Consider the following words:

  • 燦々 sansan
  • 散々 sanzan

Both of them are formed via the reduplication of san, but the latter word has the second instance voiced, while the former doesn't.

Was there some sort of historical phonological rule that governed whether or not the second syllable would be voiced, or is this property of reduplicated words unpredictable a priori?


Sequential voicing (called 連濁【れんだく】 in Japanese) isn't predictable, but there are rules that describe when it's "blocked"--in other words, when it's much less likely to occur. None of these rules are absolutes, though, and we can find some exceptions.

Reduplication commonly results in sequential voicing:

  • 黒々    (くろぐろ
  • 人々    (ひとびと
  • 華々しい  (はなばなしい)
  • それぞれ  (それぞれ
  • 口々    (くちぐち

This process is blocked in reduplicated onomatopoeia, which has its own rules. Basically, both halves should sound the same, regardless of whether a sound is voiced or not:

  • とんとん
  • どんどん
  • ぴくぴく
  • ひくひく
  • びくびく

And it's blocked when the reduplicated portion already contains a voiced obstruent. (This is just a restatement of Lyman's Law as applied to reduplication.) So:

  • 度々    (たびたび)
  • 飛び飛び  (とびとび)
  • 数々    (かずかず)
  • 繁々    (しげしげ)

This process is also usually blocked with Sino-Japanese compounds, which is to say, those compounds that use on readings:

  • 空々    (くうくう)
  • 個々    (ここ)
  • 半々    (はんはん)
  • 少々    (しょうしょう)
  • 戦々恐々  (せんせんきょうきょう)
  • 燦々    (さんさん)

There are exceptions, though, where reduplicated Sino-Japanese compounds are voiced, so it's not an absolute rule. These are all the exceptions I'm aware of, although there are undoubtedly more:

  • 甲斐甲斐しい (かいがいしい) [but this may not be S-J at all, see comments]
  • 散々     (さんざん
  • 種々     (しゅじゅ
  • 精々     (せいぜい
  • 騒々しい   (そうぞうしい)
  • 猩々     (しょうじょう

In certain cases this can be explained as a property of the word being reduplicated. For example, 甲斐【かい】 voices very readily in compounds:

  • 不甲斐ない  (ふがいない)
  • 生き甲斐   (いきがい
  • 甲斐甲斐しい (かいがいしい)

So it's no surprise that it voices in our reduplicated example. Why does this word voice when others do not? It may be that this word is treated as a nativized part of the Japanese vocabulary, rather than as a Sino-Japanese compound, making it subject to the phonetic rules that normally apply to native words. And the same explanation can be used for other Sino-Japanese compounds that readily undergo voicing, such as 会社:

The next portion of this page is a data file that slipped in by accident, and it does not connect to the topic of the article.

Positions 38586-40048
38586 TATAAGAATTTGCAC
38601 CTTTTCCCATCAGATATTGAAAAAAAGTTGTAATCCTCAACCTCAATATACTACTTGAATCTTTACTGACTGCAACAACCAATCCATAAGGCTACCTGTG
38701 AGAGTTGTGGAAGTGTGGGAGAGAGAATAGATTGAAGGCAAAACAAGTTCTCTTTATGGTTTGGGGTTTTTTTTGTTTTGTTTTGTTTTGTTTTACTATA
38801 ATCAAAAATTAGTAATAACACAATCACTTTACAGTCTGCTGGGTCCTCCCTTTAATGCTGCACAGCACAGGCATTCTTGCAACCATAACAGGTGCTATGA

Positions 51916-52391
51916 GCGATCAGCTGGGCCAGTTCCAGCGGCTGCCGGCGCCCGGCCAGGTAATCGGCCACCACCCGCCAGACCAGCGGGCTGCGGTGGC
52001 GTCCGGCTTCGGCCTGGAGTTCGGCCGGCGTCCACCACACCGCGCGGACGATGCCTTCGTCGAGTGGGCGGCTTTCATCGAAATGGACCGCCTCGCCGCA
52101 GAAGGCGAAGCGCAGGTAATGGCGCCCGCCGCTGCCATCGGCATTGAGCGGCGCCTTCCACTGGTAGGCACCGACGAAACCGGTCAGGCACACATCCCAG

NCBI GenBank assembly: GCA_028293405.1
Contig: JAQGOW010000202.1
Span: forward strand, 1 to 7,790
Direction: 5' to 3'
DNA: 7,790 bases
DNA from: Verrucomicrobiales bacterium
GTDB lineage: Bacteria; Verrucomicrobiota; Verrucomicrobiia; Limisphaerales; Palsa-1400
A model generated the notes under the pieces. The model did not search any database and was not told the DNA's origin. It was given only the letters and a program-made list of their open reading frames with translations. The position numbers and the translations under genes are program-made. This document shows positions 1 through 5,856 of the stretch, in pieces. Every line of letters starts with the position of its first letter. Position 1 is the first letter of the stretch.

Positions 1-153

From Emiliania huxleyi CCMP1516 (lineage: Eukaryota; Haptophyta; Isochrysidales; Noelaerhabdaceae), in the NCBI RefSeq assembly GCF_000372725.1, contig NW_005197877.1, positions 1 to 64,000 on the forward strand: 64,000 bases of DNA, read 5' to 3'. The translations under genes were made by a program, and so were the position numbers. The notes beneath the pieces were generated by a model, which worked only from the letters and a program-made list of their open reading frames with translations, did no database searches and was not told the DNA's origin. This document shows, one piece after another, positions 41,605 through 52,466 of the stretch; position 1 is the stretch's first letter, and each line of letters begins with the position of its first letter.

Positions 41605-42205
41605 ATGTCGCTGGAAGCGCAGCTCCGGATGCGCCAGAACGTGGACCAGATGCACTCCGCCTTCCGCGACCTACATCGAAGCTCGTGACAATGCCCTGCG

• 株式会社   (かぶしきがいしゃ
  • 信販会社   (しんぱんがいしゃ
  • 親会社    (おやがいしゃ

So we can see that in some cases, our exceptions are because of a lexical property of the word that undergoes voicing.

In other cases, though, I have no explanation. Why is 猩々 voiced while 少々 is not? Why is 散々 voiced while 燦々 is not? It's possible that the same explanation applies, but I find it much harder to support. After all, 種 never voices to じゅ in compounds other than 種々.

So I think the best explanation is that the rules "blocking" sequential voicing are merely strong tendencies rather than actual rules. What's more, in cases where it's not blocked, whether or not it occurs isn't predictable. And as a result, we can make some generalizations about when sequential voicing occurs, but we can't predict it with certainty. I'm afraid you'll just have to memorize cases like 燦々 and 散々.

  • 5
    There seems to be reason to believe that 甲斐 is native Japanese. FWIW: oshiete.goo.ne.jp/qa/576294.html
    – dainichi
    Oct 9 '13 at 21:42
  • @dainichi Oh, thank you for the link! I had no idea. If that's so, then of course it's not an exception at all.
    – user1478
    Oct 9 '13 at 21:50

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